Public Schools -- Pagan Religion Indoctrination Centers [Excerpts]
Many public schools have become pagan religion indoctrination centers. These schools now teach children anti-Judeo-Christian beliefs and pagan religions, and try to mold children's minds through the latest techniques in behavioral psychology.
Here are two examples of how schools now use spirit religions as brainwashing techniques in classrooms across America, from Berit Kjos’s book, “Brave New Schools:” “Come to the medicine wheel!” the teacher's cheery voice beckoned the Iowa fourth graders to a fun Native American ritual. “And wear your medicine bags.”
Jonathan grabbed his little brown pouch and hurried to his place. His favorite teacher made school so exciting! She brought Indian beliefs about nature into all the subjects: science, history, art, reading. She even helped the class start The Medicine Wheel Publishing Company to make writing more fun.
She taught Jonathan to make his own medicine bag, a deer-skin pouch filled with special things, such as a red stone that symbolized his place on the medicine wheel astrology chart. This magic pouch would empower him in times of need, such as when taking tests. Jonathan wanted to show it to his parents, but his teacher said no. He didn't know why.
Sitting cross-legged in the circle, the class sang a song to honor the earth: “The Earth is our Mother. We're taking care of her. . . . Hey younga, ho.” Then the teacher read an Indian myth from the popular classroom book, Keepers of the Earth. It told about a beautiful spirit woman who came to save a starving tribe of Sioux Indians. This mystical savior brought sage to purify the people, and she showed them how to use the sacred pipe, a symbol of “the unity of all things” for guidance and prayer to the Great Spirit.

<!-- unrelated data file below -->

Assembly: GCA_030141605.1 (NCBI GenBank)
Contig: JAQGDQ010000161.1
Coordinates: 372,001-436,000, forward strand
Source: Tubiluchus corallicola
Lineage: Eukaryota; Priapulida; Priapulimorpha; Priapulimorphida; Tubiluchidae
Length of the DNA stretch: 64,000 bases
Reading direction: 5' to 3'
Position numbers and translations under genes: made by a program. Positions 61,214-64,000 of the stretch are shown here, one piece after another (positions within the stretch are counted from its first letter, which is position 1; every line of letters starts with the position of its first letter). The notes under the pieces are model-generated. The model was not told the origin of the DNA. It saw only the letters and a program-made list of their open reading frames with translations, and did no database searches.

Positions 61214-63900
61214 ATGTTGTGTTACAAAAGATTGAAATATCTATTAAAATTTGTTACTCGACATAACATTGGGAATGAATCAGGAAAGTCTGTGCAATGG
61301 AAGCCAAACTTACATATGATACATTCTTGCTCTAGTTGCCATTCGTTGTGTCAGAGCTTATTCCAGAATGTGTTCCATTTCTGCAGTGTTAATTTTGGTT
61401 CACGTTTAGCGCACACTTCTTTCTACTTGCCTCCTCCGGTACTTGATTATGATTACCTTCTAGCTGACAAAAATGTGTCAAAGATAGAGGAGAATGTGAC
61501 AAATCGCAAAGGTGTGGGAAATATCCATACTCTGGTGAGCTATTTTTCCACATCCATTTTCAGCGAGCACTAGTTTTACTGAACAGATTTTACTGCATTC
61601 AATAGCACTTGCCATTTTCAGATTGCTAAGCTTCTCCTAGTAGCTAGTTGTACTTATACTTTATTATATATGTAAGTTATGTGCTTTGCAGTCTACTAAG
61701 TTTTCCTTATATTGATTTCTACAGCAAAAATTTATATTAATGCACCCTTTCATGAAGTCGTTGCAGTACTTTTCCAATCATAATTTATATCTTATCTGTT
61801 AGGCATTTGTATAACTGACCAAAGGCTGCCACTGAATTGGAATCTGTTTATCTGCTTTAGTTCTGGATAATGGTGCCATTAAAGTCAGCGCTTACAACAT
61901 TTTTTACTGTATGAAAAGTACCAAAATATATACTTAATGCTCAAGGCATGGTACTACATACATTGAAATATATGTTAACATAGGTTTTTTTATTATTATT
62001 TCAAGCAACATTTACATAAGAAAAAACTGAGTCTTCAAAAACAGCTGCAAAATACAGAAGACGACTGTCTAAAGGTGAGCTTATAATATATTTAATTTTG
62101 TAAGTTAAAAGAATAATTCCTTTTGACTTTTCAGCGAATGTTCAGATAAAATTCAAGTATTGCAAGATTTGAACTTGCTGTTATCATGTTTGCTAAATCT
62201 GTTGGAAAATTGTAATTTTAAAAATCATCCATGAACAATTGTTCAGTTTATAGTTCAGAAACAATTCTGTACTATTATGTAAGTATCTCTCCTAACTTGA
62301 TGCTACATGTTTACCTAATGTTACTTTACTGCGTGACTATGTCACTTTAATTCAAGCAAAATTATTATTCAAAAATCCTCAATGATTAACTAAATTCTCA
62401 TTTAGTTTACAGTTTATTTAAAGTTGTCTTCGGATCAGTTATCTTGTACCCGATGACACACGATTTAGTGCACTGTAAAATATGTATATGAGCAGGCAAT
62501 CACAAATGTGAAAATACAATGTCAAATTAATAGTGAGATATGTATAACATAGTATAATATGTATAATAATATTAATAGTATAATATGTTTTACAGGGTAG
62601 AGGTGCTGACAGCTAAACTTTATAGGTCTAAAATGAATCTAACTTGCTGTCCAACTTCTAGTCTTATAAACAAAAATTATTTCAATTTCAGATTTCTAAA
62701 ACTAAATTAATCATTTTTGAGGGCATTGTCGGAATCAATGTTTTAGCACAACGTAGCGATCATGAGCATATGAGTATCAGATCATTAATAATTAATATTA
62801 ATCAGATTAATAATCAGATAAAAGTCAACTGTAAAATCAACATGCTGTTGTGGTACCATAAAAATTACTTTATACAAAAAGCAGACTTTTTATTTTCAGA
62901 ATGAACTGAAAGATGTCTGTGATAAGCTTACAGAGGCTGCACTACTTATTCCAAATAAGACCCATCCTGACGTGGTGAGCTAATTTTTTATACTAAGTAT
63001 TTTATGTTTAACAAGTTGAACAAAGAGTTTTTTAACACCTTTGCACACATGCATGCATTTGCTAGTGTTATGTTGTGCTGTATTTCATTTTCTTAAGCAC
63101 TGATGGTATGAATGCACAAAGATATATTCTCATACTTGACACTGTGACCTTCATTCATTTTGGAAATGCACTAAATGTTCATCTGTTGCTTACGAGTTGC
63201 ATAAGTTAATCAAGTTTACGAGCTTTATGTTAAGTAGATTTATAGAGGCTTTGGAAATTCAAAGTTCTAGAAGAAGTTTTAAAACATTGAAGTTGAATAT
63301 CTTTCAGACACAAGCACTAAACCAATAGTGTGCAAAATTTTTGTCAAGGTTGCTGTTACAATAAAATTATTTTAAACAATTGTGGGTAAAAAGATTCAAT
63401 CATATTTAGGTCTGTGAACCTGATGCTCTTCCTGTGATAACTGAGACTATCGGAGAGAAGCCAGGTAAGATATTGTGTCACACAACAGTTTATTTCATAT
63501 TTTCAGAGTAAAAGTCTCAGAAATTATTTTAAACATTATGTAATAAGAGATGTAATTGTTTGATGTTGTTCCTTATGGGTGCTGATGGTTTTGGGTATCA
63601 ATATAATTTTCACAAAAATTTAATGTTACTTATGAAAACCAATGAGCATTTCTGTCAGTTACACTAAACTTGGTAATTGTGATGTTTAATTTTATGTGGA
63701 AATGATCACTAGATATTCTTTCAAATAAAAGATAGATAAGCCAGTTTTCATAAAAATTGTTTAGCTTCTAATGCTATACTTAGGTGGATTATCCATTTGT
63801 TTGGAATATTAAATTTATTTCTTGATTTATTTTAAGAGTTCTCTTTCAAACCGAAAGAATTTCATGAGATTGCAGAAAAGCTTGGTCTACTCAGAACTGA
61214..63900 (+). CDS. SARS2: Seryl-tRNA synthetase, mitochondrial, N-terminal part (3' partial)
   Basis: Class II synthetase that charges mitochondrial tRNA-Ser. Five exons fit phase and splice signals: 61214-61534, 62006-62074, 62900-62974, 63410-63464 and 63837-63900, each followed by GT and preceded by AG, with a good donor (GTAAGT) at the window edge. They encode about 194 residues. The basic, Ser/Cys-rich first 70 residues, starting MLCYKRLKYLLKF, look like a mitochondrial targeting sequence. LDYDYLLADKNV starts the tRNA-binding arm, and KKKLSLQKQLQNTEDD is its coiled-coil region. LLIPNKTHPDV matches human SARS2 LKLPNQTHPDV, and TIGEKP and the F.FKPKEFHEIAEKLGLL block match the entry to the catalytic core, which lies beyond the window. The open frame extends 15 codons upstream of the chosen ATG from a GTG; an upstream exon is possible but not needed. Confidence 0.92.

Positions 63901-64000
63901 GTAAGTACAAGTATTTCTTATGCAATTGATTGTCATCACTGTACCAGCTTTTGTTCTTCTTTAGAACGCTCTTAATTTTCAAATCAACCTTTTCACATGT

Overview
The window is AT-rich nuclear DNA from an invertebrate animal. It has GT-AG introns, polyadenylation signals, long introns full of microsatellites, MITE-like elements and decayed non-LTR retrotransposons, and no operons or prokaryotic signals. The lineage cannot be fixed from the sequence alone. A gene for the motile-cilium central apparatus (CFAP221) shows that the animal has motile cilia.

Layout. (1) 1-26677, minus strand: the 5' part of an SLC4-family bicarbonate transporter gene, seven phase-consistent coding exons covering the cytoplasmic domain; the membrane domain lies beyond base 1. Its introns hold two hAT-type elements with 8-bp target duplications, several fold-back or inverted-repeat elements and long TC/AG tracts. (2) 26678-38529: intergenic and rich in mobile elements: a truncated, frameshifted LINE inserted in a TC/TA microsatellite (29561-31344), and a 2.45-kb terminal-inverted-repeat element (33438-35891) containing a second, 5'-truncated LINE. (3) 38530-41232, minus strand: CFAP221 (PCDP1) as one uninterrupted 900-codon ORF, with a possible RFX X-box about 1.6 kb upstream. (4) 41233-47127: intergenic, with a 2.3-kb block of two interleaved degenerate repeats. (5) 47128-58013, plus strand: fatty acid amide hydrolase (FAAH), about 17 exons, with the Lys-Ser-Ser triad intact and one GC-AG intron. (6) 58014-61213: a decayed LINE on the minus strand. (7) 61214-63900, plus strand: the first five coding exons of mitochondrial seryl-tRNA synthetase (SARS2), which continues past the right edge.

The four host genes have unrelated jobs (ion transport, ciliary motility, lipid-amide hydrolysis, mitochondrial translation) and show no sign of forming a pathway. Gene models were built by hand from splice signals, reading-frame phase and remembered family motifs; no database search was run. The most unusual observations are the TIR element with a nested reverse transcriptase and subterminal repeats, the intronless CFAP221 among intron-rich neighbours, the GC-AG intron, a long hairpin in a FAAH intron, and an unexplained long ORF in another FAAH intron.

When Rachel Holm, a Minnesota mother, visited Mounds Park All-Nations School, she found magic dream-catchers in every classroom, mystical drawings of a spiritualized earth, and a ring of stones in the schoolyard for medicine wheel ceremonies. She heard politically correct assumptions about the evils of Western culture and the goodness of pagan spirituality. How can public schools promote Native American rituals but censure Christianity? she wondered.”
Many teachers in public schools across the country now stress feelings and mystical experiences, not facts and reason, much less critical reading and thinking. Their behavior modification techniques indoctrinate children with emotion-driven group think and anti-Western, anti-Judeo-Christian values.
In classrooms throughout the country, Judeo-Christian beliefs are cast aside or ridiculed. Multicultural studies, environmental propaganda, and arts-education classes now indoctrinate children with New Age religious beliefs, often without parents’ knowledge. Public schools sometimes try to sneak offensive spirit or new age religions into their curriculum without parents’ knowledge.
Dreams, visions, magic, spells, sorcery, astrology, spirit worship, divination, solstice rites, human sacrifice, sacred sex, and altered states of consciousness? Is this what our children should be learning? Should schools turn children into Earth-and spirit-worshipers? Should parents pay property taxes for public schools that promote pagan religions that can affect their children's ability to tell facts from spirit dreams?
Teaching pagan beliefs and religions can harm children. Author Aldus Huxley wrote about ‘new-think’ indoctrination in Brave New World, his frightening novel about a future totalitarian society. In his book, school authorities molded children’s minds so that as adults, they lost their ability to think critically or judge the policies of their leaders.
Indoctrinating children with pagan beliefs in our public schools could have a similar effect. If a child believes he or she can turn into a bird or pass a math test by rubbing a voodoo necklace, then facts, reason, hard work, and dedication go out the window.